The last two decades were a triumphal march of the agile development. The agile revolution's backbone is the Agile Manifesto from 2001 (https://agilemanifesto.org). It was cited more than 2000 times in scientific papers. Yet, this concept is not the solution for every development problem. Such frameworks (e.g. Scrum) have limitations regarding development of physical products. Overcoming those challenges would result in increased development in aerospace and defense industries . Thus, the benefits affect potentially a 200 billion euro market in revenue (in Europe alone). Firstly, this blogpost identifies two critical issues of agile product development. Then, it proposes a two solution inspired by swarm theory.
The first challenge concerns scaling agile teams. Exponentially increasing social complexity sets a „natural limit“ of teams in general. In agile frameworks the lack of organic growth mechanisms determines this limit. The second challenge is about documentation. This issue finds its roots in the agile principles. I want to present those factors in Scrum, the most known agile framework for teams.
The Scrum Guide proposes a perfect size for a team between three and nine members. The reason is the coordination effort. The framework does not adapt with the size of the team (no organic growth). So, it has a natural limit. If you have a very good Scrum Master, you could probably work with a large team of 15 to 20 members. The Scrum Master could help coordinate this large team. However, this would oppose the principle of self-organization from the Agile Manifesto.
Scrum presents a workaround to enable larger teams or enterprises. It introduces the "Scrum of Scrums" in such cases. Then you can have up to 9 teams with 9 members each, resulting in 81 engineers and 9 scrum masters. Yet, those teams are separated agents and do not work on the same backlog (task list). Thus, agile teams have a critical point of weakness when you need a large number of different specialists to work together.
The second issue with agile development is about the documentation. The Agile Manifesto explicitly says „working software over comprehensive documentation“. Unfortunately, product documentation is a crucial ingredient for certification of certain products. This is especially true in the aerospace and defense tech. A working product without a clean documentation does not sell - it simply does not get certification from authorities.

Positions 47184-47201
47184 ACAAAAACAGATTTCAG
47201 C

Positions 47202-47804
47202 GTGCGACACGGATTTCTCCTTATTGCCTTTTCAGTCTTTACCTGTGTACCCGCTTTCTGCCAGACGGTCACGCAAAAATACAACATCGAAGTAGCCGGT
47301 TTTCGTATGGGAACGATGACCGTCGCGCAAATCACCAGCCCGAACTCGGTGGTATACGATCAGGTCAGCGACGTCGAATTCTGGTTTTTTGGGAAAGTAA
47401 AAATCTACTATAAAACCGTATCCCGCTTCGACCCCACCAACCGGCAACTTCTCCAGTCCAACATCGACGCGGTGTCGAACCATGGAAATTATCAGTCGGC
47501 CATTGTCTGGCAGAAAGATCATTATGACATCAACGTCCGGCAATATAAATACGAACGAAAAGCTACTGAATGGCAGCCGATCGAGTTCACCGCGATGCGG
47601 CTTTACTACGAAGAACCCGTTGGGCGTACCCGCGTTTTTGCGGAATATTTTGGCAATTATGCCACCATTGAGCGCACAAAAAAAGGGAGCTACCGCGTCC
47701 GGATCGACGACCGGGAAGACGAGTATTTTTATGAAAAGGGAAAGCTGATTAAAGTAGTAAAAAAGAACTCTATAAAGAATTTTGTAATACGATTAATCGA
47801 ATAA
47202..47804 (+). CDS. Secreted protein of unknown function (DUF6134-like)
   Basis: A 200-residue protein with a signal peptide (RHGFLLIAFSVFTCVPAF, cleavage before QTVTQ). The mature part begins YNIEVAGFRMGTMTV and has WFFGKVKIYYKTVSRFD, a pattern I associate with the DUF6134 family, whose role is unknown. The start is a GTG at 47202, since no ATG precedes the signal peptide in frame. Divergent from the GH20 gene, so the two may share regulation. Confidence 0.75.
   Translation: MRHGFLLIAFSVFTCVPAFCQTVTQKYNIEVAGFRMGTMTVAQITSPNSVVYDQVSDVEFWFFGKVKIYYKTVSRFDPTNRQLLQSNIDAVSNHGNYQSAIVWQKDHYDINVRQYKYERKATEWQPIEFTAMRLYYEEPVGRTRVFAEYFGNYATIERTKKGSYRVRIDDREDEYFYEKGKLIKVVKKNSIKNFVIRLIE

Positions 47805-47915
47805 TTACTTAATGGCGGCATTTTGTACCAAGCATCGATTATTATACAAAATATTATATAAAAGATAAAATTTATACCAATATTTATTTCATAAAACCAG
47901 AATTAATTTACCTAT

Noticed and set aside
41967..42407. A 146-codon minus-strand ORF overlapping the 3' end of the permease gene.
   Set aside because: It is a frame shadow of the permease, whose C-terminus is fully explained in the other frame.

Every framework claiming to be agile focuses on the working product. Thus, the team reaches a point of tough choices: do we make it work or do we document it right? This questions is a direct result of the agile mindset. Also, it implements a "single point of failure" on certification-dependent products.
In nature, we identify different types of swarms (e.g. birds or fish). The spectrum of cooperative behavior goes from pairs, to groups, to packs, to herds and finally swarms. It is broad and the definitions are not clear. So, by using the term "swarm" I will refer only to swarms of social insects. No other animals show so well how to solve complex tasks far beyond the cognitive capabilities of the individual. The focus will lie on solving the limits presented before by using swarm theory.
The size of a bee colony varies during the year. At the lowest point (autumn, winter) the minimal number of bees is around 5,000 for one nest. During spring and summer it easily reaches 20,000 bees and big swarms have as many as 40,000 bees. Scaling from 5,000 to 40,000 team members seems rather unrealistic in human teams. The goal should be to scale from 50 to 400 engineers for specific projects. This is possible by implementing key aspects of swarm behavior. The development process must adopt work distribution, decentralized decision making and particle optimization. This would enable organic growth of development teams and solve the first issue.
Swarm intelligence, specifically swarm communication, provides the solution of the second issue. Obviously, social insects do not document their work for certification. However, they have sophisticated communication within the swarm and exchange constantly useful communication. Actually, bees can take decisions as a group. This includes choosing where to build the new nest. They succeed without having complex linguistic capabilities like humans.
To use this, we must reverse engineer the communication methods of swarms. Then we must replicate them for humans and add one specific ingredient: recording. Humans have limited information input channels and need recorded information. The goal is to create the documentation by communicating like a swarm and recording it.
The agile product development struggles with two issues: scaling teams and documenting products. In this blogpost I outlined two possible solutions inspired by swarm theory. However, using swarm theory-based cooperation methods and swarm intelligence is too vague. I conclude that those solutions are merely hypotheses. Consequently, I will focus my future research on this matter. At the same time, I will make this my PhD thesis "Beyond Agile: How to Develop as a Swarm".